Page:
Historical fiction about being stranded in a lifeboat
Content warning: suicide
I picked up this book some time ago from the Lifeline Book Fair for an obvious reason: the beautiful tinted edges. They are such a deep turquoise colour and the cover design itself is really striking. The endsheets have a map showing shipping routes across the Atlantic Ocean. I’m still chugging away at my to-read shelf, and it has been a little while since I have read one of my books with tinted edges, so I chose this one.
“The Lifeboat” by Charlotte Rogan is a historical fiction novel about a young woman called Grace who is on trial with two other women. Weeks earlier, she finds herself on a lifeboat as the ocean liner she and her husband were sailing on is sinking. Before long it becomes clear that the lifeboat is overcrowded and is riding too low in the water. Despite taking turns to bail out the water, the passengers realise that to survive, some will have to be sacrificed. As Grace presents her testimony to the court, the reader is left wondering what truly happened on that boat?
Shipwrecks and being stranded at sea are almost always interesting stories because they place an often large number of people within a very limited amount of space and put them under the enormous pressure of surviving in extreme conditions until they are either rescued or die waiting. The absolute highlight of this book was the perspective. Grace is a deeply enigmatic character who initially seems very innocent but who later lets slips moment of ambition and manipulation that leave the reader questioning exactly how reliable her recollection of the events was. Rogan is a strong writer and the juxtaposition between the crowdedness of the boat and the emptiness of the sky and sea around them was truly unsettling. I felt that Rogan really captured the discomfort and pain that comes along with exposure and starvation and the book felt really realistic and well-researched.
While I thought it was well-written, I’m not quite sure the ending was landed. While I appreciate that Grace was the main character we were concerned with, I didn’t feel connected to any of the other characters except perhaps Mr Hardie. Grace, in true narcissistic form, talked about her interactions with them but not really much about their natures. I would have liked to have known a lot more about Hannah. While I understood that Rogan was angling for subtlety when suggesting what was truly happening on the ocean liner before it sank and how Grace came to be on the boat on the first place, I think a bit more depth or a few more moments of leaning into Grace’s unreliability would have made the ending more hard-hitting.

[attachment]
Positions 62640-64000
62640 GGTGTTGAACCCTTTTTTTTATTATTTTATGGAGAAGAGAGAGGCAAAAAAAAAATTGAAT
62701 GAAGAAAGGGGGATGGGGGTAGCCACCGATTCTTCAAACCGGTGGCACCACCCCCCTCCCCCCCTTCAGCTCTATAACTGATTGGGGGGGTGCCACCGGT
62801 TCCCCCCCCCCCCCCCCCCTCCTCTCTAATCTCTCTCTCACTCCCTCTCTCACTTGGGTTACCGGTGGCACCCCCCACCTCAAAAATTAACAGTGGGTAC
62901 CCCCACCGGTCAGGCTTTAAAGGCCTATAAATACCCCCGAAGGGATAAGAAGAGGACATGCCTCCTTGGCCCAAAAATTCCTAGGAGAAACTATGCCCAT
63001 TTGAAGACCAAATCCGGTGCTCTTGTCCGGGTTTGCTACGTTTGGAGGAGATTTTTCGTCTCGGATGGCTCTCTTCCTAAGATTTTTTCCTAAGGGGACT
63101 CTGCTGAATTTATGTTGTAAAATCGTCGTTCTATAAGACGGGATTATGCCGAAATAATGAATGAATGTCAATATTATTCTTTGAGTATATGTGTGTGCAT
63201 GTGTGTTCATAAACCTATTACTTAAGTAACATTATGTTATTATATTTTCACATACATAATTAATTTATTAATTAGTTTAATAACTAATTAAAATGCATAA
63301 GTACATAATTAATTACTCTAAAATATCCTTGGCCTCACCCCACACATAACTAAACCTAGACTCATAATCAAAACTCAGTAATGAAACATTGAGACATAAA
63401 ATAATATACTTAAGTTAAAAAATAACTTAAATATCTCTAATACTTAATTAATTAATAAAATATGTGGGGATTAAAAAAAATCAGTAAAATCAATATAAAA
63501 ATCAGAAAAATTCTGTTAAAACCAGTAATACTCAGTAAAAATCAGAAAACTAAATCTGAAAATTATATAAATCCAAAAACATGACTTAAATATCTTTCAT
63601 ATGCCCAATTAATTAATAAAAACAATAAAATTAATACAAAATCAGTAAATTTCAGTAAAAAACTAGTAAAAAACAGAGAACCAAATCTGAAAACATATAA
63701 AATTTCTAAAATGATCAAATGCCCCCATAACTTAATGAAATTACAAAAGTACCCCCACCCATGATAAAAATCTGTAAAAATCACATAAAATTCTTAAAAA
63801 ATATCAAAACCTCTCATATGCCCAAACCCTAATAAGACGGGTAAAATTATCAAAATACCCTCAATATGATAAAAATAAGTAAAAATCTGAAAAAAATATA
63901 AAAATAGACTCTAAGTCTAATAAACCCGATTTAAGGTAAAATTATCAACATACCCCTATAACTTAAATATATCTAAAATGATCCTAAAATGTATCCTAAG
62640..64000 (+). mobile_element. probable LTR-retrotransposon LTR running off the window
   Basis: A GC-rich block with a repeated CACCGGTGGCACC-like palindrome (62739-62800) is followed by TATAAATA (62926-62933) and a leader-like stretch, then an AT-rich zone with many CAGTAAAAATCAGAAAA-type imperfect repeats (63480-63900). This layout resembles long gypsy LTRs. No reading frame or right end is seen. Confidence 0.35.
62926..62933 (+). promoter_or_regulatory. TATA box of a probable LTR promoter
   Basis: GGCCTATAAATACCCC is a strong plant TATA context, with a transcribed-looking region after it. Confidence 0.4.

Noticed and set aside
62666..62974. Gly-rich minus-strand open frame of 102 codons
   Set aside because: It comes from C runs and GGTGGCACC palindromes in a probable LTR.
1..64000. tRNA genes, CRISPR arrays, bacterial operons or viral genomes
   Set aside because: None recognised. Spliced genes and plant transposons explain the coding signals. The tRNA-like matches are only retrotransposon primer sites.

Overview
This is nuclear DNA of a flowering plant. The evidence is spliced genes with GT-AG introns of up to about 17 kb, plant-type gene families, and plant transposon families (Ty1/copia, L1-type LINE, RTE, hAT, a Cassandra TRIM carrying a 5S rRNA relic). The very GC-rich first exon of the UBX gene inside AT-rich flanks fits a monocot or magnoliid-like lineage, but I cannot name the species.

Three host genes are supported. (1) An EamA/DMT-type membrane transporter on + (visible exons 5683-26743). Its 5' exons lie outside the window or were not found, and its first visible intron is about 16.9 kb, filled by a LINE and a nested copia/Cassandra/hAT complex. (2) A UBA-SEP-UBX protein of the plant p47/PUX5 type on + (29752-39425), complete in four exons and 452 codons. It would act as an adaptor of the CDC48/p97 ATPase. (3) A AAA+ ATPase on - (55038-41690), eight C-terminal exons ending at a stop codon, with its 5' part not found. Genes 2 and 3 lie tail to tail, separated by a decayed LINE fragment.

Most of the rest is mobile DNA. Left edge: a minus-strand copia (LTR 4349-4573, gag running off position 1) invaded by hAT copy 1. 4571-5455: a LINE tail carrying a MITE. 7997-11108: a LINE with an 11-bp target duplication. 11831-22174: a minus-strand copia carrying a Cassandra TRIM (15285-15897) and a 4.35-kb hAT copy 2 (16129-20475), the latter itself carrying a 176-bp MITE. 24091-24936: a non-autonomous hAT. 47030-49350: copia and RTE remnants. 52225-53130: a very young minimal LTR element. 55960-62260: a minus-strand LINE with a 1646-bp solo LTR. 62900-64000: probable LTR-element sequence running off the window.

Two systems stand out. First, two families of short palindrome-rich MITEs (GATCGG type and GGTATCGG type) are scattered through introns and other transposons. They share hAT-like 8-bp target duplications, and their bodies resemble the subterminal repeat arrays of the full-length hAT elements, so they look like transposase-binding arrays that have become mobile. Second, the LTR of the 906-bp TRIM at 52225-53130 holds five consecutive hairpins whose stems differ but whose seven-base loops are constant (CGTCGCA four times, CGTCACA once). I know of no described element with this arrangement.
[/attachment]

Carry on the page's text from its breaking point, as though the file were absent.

A well-written and easy book to read that left me with plenty to think about but wishing for a little more punch.
This is the third book in the series, so if you haven’t started it yet check out my reviews of the first and second books. It hasn’t been an easy winter, and I have been a bit distracted from reviewing what with lockdowns etc, but I was so excited for this book pre-ordered this book when it came out at the beginning of August and harangued the poor staff at Dymocks Canberra on release day and they had to open the box for me! I definitely needed a little winter pick-me-up.
Image is of “A Song of Flight” by Juliet Marillier. The paperback book is resting on a timber table next to grey and black feathers and a silver belt buckle. The cover is of a woman in profile in the foreground holding a large knife, gazing across water at a stone tower in the background.
“A Song of Flight” by Juliet Marillier is the third book in the historical fantasy series “The Warrior Bards”. The book begins a short while after the events of the second book, back on Swan Island. Experienced after several successful if challenging missions, Liobhan has been given the new responsibility of helping to train new recruits. Her comrade and lover Dau spends most of his time training recruits on the mainland, and they take what few moments together they can. However, when news arrives that a prince is missing and his bodyguard Galen, Liobhan’s brother, is seriously injured, Liobhan and Dau are dispatched on separate but complementary missions to discover what happened. Meanwhile, Liobhan’s adopted brother Brocc, who is now a father, is having serious difficulties with his wife and queen Eirne in the Otherworld about the increasing presence of the mysterious and dangerous Crow Folk. When he is exiled with a precious burden, Brocc must use all his training and powers to ensure the Crow Folk are not used for evil.